Malawi’s appetite for borrowing: what’s at stake?

Almost every Parliament meeting, legislators approve loan authorisation bills to allow government to borrow money for various projects.

However, the speed at which domestic and foreign debt is rising is of huge concern.

For example, a recent World Bank report shows that Malawi is one of the six countries in sub-Saharan Africa whose debt to gross domestic product (GDP) ratio has more than doubled in the past nine years.

Debt to GDP ratio is the ratio between a country’s government debt to its nominal, currently at $6.3 billion (about K4.6 trillion) for Malawi.

The Reserve Bank of Malawi (RBM) figures put public debt at K3.3 trillion, which is more than double the K1.3 trillion 2018/19 National Budget, which ended on June 30.

As at December 2018, external debt stood at $2.1 billion (about K1.6 trillion) with debt from multilateral creditors accounting for 80.3 percent of the total debt stock while the remaining share constituted debt from bilateral creditors.

Domestic debt, on the other hand, stood at $2.2 billion (about K1.7 trillion) with Treasury notes and Treasury bills dominating the domestic debt portfolio at 60.1 percent and 32.8 percent, respectively.

This is a huge climb considering that in 2010, external debt stood at $846.2 million (K643 billion) while domestic debt was at K154.7 billion.

As if this is not enough, a few weeks ago, Parliament passed a loan authorisation Bill number 14 of 2019 to allow government borrow money amounting to K68 billion from International Development Agency, which is under the World Bank, to finance what it calls Equity with Quality and Learning at Secondary Project. The loan service period is 38 years.

Minister of Finance, Economic Planning and Development Joseph Mwanamvekha said the programme seeks to improve quality of science and mathematics institutions in community day secondary schools and increase access to secondary education in remote areas.

While this may sound sweet and promising and although borrowing can be highly beneficial in providing the resources necessary to promote economic growth and development, it has its costs. The main cost associated with the accumulation of a large external debt being debt service.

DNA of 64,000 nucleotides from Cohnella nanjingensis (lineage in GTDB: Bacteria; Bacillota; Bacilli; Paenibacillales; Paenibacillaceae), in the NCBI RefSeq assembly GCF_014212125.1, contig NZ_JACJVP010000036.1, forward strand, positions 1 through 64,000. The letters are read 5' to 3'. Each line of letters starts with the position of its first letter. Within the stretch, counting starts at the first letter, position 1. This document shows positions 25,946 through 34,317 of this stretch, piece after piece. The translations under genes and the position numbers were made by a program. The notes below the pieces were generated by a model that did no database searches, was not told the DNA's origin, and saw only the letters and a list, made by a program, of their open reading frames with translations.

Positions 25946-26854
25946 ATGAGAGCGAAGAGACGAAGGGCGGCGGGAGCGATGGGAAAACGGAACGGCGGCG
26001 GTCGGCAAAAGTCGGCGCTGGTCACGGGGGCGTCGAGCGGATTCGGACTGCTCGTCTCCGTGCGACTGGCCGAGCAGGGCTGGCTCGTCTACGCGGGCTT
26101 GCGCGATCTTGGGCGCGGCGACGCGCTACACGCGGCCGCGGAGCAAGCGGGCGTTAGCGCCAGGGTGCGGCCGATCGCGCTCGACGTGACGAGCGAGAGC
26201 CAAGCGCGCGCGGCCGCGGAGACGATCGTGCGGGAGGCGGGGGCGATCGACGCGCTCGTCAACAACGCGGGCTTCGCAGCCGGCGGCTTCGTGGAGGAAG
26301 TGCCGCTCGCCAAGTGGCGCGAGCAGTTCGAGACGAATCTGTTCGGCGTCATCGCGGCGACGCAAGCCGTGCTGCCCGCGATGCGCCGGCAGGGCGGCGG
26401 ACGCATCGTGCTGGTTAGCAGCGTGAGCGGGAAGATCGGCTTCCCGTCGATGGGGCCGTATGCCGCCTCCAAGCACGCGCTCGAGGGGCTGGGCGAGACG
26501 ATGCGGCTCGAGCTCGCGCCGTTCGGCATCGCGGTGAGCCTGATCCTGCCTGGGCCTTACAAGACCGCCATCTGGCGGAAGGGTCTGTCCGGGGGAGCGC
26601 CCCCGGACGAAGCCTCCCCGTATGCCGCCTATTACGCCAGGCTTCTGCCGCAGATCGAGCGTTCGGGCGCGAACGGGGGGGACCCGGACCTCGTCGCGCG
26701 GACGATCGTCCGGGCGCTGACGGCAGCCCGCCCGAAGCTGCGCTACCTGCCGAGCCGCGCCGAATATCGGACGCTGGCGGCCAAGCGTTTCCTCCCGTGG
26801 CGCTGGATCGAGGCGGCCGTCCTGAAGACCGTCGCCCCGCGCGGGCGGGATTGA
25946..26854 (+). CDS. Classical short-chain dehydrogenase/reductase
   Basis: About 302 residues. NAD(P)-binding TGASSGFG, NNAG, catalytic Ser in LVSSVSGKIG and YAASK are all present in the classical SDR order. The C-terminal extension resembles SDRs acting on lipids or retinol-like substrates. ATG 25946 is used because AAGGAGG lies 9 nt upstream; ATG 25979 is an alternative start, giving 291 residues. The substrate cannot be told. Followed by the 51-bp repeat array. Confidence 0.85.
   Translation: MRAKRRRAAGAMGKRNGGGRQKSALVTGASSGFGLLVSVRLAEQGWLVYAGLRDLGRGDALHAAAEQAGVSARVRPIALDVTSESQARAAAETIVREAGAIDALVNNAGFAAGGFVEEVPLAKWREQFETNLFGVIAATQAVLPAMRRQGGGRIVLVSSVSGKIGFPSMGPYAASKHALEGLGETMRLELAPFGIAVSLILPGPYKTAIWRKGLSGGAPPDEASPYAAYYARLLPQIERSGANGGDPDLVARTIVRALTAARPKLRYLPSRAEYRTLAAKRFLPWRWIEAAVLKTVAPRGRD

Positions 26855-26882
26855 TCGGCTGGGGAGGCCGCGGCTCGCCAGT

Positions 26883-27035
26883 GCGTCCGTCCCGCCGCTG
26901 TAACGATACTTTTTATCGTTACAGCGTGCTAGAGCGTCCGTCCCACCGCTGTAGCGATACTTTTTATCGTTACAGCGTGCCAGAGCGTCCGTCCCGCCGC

Economists have acknowledged that adding domestic debt to external debts heightens Malawi’s risk of debt distress.

Debts are inevitable in a country’s pursuit for development, but it is undisputable fact that too much dependence on borrowed money to run government or carry out development activities is disastrous and a huge blow to the economy.

AHL Group head of risk and compliance Henry Kamowa agrees that debt is not as bad as others present it.

He said while it is common knowledge that people, organisations or nations who have gotten into trouble because of debt, it is important to remember that most people use debt regularly without it becoming a problem; hence, debt management is of paramount importance.

There is seemingly consensus that debt management and human rights issues are related since excessive debt is a significant obstacle to sustainable human development and the realisation of human rights in many developing countries.

Sustainable sovereign debt burdens are achievable when human rights impact assessments are integrated into debt management.

A country has to have ability to respect, protect and fulfill universal human rights, but this is abrogated when the country has no ability to repay its debts properly.

“There is, therefore, a need for human rights- based framework on debt management.

“World over, it has been observed that scarce resources for essential social services are already increasingly being absorbed to service sovereign debts,” said Kamowa.

He said it has been realised that without efforts to systematically integrate human rights impact assessments into debt management policies, work to realise the 2030 Development Agenda would be fatally jeopardised.

That is to say, the United Nations (UN) Sustainable Development Goals, which are aimed at ending poverty, fight inequality and tackle climate change by 2030 while leaving no one behind.

Having this in mind, the UN has provided guiding principles on foreign debt and human rights which is a guiding document endorsed by UN resolution to ensure that fundamental economic, social and cultural rights are always safeguarded when countries are procuring debt.

Integrating human rights in debt management will ensure that countries take calculated risks in procuring debts as well as restructuring them not to harm the current and future generations.